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Kimberly Powell

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If green roofs were mandatory in cities would there be less development and building?

William McDonough knows the benefits that come from designing and implementing green roofs. McDonough has helped design living roofs for big companies such as Nike and Ford Motors. But many companies and homeowners overlook the benefits of green roofs. One benefit of green roofs is that they keep the internal temperature of a building steady throughout the year. The National Research Council of Canada found that having a green roof reduced the daily energy demand for air conditioning in the summer by 75%. Toronto is the first North American city to pass a law mandating green rooftops for all new residential, commercial and industrial developments. Any new construction with floor space of more than 2,000 square meters must devote between 20 and 60 percent of its roof to vegetation. But with green roofs comes an unwanted financial upfront cost. Will developers decide that the benefits outweigh the costs for installing green roofs?

If green roofs were mandatory in cities would there be less development and building?

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    Jun 1 2012: I do think that green roofs are a great idea and would increase the biodiversity of a neighborhood and help with energy efficiency. However, I do wonder about the risks of making this mandatory. I feel that if developers are to continue building at the rate they are going now in order to maintain their business and at the same time to implement green roofs, they might cut corners elsewhere. It is no surprise that construction sites go up as fast as possible because it is what will make them the most money. If you require them to add on green roofs and all of the extra work and special materials that go along with building a green roof, I fear that corners will be cut elsewhere and therefore possible cause a greater risk than the green roofs are worth.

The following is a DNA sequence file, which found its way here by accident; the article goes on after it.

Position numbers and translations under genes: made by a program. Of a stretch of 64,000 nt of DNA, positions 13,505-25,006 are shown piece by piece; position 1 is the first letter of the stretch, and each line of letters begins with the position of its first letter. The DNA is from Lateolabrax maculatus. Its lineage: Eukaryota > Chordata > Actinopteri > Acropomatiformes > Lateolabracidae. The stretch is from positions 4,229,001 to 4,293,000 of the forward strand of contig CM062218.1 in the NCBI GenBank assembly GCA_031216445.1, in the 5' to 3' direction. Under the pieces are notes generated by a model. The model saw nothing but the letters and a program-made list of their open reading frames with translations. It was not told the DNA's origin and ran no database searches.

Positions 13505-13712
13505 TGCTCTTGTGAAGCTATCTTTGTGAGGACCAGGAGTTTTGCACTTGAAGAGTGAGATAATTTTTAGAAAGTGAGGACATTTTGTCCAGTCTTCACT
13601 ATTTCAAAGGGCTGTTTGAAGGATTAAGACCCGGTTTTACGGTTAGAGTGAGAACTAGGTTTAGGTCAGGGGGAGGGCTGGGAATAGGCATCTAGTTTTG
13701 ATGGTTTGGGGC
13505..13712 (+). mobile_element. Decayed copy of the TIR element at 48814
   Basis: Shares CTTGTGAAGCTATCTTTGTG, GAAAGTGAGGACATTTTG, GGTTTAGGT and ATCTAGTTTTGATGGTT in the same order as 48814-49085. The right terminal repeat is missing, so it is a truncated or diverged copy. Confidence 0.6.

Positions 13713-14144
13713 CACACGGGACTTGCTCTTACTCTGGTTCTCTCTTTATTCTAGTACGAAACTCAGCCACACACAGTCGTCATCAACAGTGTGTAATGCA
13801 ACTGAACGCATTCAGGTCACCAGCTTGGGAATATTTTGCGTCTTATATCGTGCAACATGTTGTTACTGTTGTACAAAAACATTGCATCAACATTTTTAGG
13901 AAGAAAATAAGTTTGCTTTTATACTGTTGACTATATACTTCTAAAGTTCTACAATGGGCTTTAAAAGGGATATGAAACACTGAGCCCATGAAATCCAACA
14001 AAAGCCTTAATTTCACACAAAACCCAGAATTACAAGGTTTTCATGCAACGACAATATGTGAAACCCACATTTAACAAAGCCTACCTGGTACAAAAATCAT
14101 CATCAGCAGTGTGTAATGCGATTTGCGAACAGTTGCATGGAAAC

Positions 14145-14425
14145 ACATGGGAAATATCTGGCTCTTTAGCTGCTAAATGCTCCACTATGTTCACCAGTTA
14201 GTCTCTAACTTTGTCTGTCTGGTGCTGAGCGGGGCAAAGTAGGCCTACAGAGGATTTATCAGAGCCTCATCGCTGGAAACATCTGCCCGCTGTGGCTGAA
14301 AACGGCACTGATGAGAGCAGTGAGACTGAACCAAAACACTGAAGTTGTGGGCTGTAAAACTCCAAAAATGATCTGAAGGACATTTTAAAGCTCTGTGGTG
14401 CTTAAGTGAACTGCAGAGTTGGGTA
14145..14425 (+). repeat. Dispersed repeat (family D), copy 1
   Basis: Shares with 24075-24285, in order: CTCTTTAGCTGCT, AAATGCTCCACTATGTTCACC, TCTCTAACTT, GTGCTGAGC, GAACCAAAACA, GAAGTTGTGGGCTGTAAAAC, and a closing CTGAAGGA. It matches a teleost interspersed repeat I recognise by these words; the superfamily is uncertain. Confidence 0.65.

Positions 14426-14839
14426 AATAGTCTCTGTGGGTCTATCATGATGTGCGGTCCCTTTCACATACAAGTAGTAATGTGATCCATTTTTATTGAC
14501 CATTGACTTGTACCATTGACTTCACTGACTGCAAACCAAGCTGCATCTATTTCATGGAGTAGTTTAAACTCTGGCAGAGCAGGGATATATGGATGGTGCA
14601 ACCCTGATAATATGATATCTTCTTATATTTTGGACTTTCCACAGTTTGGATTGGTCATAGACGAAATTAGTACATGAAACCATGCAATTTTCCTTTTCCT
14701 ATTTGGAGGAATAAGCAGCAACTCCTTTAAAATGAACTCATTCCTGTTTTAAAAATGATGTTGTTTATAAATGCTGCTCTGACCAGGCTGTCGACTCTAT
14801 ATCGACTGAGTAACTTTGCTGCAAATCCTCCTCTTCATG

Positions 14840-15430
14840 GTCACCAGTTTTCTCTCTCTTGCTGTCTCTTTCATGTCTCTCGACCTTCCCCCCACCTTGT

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      Jun 1 2012: Theresa, you make a very valid point. Today, our society is big on being cost efficient. A building company would care more about the initial cost then saving earths biodiversity, simply because it is just not their job. If green roofs were to become mandatory, the developers might indeed cut cost somewhere else in the building process. With that said, do you think that there is any way around this obstacle? Is there a way that green roofs could become mandatory without it effecting the quality of the work?
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      Jun 1 2012: It is true that there would be cuts elsewhere but I don't think that the quality of the work would be affected to a point that it was bad. What kind of work do you mean? Like the building itself? There regulations that must be followed so that it is not a poorly constructed building. Now if it is decoration that would decrease in quality , that is not a big deal. If it a reduction in the quality of work of the service provided, then that affects those in charge directly.

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